Student groups have held demonstrations in Montreal and across Canada every day since an indefinite strike was declared in February 2012 against government plans to increase tuition fees by 75 per cent. The media and government have attempted to divide them, the police have attacked them but the strike wave continues.
There has been solidarity from students on campuses across Canada, the Canadian Federation of Students and the Canadian Association of University Teachers. Tactics have included shutting down the universities, occupying banks, blockading corporate offices and powerful street mobilisations.
On the 22nd of March 2012 (with numbers of over 200,000) Canada saw its largest demonstration since the 2003 protest that stopped Canada from entering the Iraq War.
The sheer size of the strike is already building broader movements, from April 22nd Earth Day protests to May Day workers protests. Some are calling the movement “printemps érable” – which translates as “Maple Spring”. Police have been on the offensive; using chemical weapons, rubber bullets, horses, batons, shields and full body armour to execute their attacks. On the 11th April 2012 Montreal police dispersed a sizable blockade at the Banque Nationale Tower using chemical weapons. In Quebec City, protestors occupied a CIBC bank near the National Assembly. However when police entered to forcibly remove them, the group merely crossed the street and occupied a Banque Nationale Branch.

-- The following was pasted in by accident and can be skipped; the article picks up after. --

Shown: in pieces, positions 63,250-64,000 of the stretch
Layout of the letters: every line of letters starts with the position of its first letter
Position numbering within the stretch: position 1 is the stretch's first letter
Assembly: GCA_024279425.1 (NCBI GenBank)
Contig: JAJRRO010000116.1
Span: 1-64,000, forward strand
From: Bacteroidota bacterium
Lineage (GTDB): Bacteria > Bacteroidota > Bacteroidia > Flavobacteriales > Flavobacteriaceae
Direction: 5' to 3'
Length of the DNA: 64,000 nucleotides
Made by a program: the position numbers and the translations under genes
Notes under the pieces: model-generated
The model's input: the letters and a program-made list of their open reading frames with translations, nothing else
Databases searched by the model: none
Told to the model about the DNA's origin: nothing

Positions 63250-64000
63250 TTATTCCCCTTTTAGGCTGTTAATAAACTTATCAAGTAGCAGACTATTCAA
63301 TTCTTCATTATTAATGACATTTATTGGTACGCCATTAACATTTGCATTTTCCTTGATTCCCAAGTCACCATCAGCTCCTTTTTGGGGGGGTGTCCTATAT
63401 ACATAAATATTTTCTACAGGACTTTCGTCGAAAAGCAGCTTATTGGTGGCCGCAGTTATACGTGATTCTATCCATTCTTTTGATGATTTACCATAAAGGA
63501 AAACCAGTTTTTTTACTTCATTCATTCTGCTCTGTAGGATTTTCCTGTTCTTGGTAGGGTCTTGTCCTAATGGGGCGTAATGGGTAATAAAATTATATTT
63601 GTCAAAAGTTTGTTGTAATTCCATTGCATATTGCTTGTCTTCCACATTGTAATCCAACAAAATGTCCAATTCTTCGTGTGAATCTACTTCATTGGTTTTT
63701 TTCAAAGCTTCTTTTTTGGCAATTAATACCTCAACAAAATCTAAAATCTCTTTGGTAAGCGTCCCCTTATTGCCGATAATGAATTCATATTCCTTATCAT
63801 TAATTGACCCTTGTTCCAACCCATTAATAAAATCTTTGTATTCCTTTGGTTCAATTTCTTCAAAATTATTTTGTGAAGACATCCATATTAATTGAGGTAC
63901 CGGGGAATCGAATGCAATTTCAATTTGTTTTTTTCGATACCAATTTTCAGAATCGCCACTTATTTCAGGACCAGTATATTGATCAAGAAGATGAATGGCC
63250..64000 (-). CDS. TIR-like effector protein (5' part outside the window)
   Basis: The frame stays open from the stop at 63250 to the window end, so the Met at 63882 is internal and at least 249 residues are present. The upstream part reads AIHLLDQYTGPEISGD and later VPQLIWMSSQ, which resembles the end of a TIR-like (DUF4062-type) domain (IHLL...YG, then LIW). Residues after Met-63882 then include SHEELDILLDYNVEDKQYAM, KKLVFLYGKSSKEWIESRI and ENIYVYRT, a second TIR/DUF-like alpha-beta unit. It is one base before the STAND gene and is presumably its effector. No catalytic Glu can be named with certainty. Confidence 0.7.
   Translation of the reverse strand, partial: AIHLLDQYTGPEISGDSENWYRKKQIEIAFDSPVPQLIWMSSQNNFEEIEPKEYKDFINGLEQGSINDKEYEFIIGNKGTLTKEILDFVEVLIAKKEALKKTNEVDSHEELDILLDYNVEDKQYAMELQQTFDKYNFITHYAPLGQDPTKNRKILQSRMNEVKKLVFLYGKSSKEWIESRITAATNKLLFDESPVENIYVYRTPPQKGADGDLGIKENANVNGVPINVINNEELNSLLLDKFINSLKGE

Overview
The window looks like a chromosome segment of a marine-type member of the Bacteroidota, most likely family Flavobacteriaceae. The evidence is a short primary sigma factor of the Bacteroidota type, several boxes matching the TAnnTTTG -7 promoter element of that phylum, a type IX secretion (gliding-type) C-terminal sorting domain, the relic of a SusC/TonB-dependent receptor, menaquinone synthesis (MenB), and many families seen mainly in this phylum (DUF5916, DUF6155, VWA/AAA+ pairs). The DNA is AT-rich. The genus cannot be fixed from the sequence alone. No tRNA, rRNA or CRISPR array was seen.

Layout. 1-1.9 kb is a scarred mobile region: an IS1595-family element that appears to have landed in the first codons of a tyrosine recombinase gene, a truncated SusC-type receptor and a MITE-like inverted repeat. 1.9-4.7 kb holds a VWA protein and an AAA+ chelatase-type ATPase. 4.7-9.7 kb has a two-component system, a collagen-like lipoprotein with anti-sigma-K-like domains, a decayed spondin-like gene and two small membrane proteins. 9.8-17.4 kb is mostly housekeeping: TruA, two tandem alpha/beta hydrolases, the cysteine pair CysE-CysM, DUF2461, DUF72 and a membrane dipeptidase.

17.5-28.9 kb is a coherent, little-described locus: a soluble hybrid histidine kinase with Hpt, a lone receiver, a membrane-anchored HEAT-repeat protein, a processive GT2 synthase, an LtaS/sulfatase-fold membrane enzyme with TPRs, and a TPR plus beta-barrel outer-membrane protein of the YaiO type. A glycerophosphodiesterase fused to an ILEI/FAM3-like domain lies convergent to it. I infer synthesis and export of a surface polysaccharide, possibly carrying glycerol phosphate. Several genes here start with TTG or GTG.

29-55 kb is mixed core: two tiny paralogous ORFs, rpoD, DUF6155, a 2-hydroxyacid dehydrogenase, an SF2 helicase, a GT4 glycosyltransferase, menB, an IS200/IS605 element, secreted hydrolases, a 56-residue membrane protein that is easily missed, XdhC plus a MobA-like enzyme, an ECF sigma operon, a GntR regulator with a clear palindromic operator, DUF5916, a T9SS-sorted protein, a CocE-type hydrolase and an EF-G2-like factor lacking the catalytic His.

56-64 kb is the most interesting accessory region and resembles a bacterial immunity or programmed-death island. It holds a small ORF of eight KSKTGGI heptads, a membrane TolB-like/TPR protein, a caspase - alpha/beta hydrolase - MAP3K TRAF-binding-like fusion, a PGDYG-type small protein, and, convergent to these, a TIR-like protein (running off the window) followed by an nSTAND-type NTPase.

On the 26th of April a day of demonstrations and a night of rioting saw bank windows smashed, corporate offices blockaded, three police hospitalised, a police station severely damaged and 85 people arrested. The violence erupted after negotiations between students and the authorities broke down again. The Quebec government has since banned C.L.A.S.S.E (one of the student groups) from negotiations for breaching a ‘truce’. In solidarity, various other student groups have declared “no more negotiations” until C.L.A.S.S.E is invited back to the table.
This mass movement has far bigger goals than merely defending affordable tuition fees. It was the involvement of workers, inspired by students in Tunisia and Egypt that led to radical political change. The students in Quebec have not only re-ignited the labour movement, they are leading the most intensive direct political action for a generation. Students around the world are being inspired by the organisation, determination, courage, commitment and comradeship being displayed by Canadian radicals. "If you go to one demonstration and then go home, that’s something, but the people in power can live with that. What they can’t live with is sustained pressure that keeps building, organisations that keep doing things, people that keep learning lessons from the last time and doing it better the next time." – Noam Chomsky
For more information on the Quebec student strike visit www.bloquonslahausse.com or www.stopthehike.ca
Follow on Twitter: #BloquonsLaHausse, #marathondemanif, @occuponsmontrea, #printempsquebecois, @99_Quebec.